Regular dirt bike goggles will work but for the ultimate protection look into getting a pair of sand goggles. The key difference between the two is that sand goggles have extra foam or smaller foam cells that prevent tiny sand particles from passing through.

Another reason to wear eye protection such as sand goggles when in a SXS or UTV out in the sand dunes is that you'll be cresting various peaks and depending on where the sun is it could really affect your vision and judgement. Therefore it's best to have a couple different lenses that you can switch out with your goggles depending on the conditions. If it's bright out then you should use a tinted lens and then opt for a clear lens when going out at night.   

Dusk Mask/Motely Tube

Breathing in a mouth full of sand isn't a pleasant experience and unless you enjoy grinding your teeth on bits of sand with each bite of your PB&J sandwich then you'll probably want to use something to cover your mouth to allow you to breathe fresh air without choking down sand. A simple t-shirt will work or you could get yourself a dust mask. This ATV Tek Dust Mask features a pair of filters which help keep out 99% of dust particles. Thanks to a pair of one way exhaust valves you don't have to worry about heat or moisture build up when wearing the mask. It's made of four-way stretch material to fit various head sizes as well as to be worn with open face helmets.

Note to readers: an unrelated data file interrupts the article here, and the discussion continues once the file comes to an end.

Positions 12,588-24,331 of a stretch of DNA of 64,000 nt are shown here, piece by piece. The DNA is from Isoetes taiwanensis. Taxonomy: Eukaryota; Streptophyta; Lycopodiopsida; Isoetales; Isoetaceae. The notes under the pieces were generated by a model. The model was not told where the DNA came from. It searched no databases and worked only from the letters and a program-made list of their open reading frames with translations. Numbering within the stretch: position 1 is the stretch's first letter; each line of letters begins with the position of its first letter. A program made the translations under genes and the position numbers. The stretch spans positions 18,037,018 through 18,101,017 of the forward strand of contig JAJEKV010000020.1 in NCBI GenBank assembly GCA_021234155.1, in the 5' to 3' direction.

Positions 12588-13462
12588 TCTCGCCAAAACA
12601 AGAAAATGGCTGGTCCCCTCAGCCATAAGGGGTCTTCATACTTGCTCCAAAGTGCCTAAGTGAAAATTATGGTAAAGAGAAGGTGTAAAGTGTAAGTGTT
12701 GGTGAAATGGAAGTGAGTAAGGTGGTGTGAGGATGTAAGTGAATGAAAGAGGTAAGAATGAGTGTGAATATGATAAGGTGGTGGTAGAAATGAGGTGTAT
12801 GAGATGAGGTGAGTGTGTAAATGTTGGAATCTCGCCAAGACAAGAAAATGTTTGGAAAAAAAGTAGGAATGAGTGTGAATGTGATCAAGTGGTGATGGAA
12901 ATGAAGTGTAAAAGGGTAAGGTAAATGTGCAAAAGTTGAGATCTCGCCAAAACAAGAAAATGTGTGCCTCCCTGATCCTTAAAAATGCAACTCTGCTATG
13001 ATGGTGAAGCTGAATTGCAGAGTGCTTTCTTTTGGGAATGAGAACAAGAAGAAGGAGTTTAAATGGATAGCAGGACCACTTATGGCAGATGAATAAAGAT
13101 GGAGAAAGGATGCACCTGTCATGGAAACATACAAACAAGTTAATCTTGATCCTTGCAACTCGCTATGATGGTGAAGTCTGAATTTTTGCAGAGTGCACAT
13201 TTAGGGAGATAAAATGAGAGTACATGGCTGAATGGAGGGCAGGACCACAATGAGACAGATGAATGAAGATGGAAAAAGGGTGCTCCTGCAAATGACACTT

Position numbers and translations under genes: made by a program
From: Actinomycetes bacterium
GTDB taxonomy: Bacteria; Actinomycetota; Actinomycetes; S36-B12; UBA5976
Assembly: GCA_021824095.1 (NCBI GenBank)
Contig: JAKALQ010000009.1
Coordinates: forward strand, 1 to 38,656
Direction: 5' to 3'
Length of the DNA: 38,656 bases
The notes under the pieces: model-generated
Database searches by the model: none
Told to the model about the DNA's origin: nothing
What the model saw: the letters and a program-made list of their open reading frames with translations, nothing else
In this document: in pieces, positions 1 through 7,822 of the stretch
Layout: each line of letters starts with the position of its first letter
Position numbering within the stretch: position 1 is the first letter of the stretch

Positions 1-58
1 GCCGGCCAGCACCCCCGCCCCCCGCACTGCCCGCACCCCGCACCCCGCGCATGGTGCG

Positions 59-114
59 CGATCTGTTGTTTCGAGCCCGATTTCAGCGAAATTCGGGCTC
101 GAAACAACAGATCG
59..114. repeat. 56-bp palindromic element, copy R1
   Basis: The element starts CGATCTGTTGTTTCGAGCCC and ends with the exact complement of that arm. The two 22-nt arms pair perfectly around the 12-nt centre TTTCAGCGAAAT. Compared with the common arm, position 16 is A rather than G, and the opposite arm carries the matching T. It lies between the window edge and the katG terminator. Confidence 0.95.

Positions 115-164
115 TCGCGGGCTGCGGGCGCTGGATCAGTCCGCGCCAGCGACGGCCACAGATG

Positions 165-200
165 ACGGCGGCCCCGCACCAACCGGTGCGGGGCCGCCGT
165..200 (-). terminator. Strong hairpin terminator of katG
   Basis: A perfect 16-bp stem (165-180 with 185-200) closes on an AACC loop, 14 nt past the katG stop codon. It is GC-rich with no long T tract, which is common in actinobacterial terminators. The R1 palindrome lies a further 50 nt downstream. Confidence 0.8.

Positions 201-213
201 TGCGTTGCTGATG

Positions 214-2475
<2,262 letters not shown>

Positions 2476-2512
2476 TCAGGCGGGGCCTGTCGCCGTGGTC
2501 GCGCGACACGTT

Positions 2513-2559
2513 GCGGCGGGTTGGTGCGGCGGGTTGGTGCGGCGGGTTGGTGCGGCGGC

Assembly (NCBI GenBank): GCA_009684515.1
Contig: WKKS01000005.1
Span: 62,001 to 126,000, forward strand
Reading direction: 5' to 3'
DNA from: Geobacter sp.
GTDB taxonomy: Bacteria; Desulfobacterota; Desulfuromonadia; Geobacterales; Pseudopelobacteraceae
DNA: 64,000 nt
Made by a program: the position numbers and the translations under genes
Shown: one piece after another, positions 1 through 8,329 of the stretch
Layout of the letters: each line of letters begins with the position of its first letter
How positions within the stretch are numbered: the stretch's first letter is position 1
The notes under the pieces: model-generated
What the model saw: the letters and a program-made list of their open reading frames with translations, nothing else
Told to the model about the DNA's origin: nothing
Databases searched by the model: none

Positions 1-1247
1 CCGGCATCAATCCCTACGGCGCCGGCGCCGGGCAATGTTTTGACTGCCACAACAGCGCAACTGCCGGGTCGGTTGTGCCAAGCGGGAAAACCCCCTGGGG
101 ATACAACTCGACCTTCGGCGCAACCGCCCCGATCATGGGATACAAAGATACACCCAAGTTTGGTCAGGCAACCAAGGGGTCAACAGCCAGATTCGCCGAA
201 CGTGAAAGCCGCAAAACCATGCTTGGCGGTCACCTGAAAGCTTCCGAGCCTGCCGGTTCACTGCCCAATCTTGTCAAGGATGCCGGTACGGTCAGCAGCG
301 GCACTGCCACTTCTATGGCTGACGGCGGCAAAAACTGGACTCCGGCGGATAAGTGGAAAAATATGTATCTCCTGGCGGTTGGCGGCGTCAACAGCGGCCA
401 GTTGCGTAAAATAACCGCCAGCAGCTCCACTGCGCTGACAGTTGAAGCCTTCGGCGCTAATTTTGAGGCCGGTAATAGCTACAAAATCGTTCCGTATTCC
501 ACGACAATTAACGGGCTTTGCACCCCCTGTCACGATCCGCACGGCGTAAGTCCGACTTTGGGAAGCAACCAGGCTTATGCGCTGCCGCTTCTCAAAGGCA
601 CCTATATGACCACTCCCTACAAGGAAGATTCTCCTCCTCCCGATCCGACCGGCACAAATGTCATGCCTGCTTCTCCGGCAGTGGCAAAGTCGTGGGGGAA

Another solution would be to pick up a Motley Tube. These are pieces of ultra-thin material that have been sewn into a tube shape and can be worn in a variety of ways. Chaparral Motorsports has its own branded Motely Tubes that are breathable and wicks away moisture. You can simply pull it over your head and down around your mouth to protect your head/ears/mouth, or you can pull it down to just cover your mouth. It's a very versatile piece of gear and can come in pretty handy.

Fresh Air System

If you want to kill three birds with one stone (helmet requirement, eye protection, and mouth coverage) then you'll definitely want to check out the Ocelot AF-1 Full Face Helmet. When you pair this helmet with the optional Air Pump you have a self-contained fresh air system that will pressurize the inside of the helmet and prevent sand and debris from flying up inside the helmet. The helmet comes with a Polycarbonate Anti-fog faceshield that flips down and seals off the eye port. You also get a dust skirt that attaches around the bottom of the helmet and drapes down over the neck and upper chest area to keep sand out.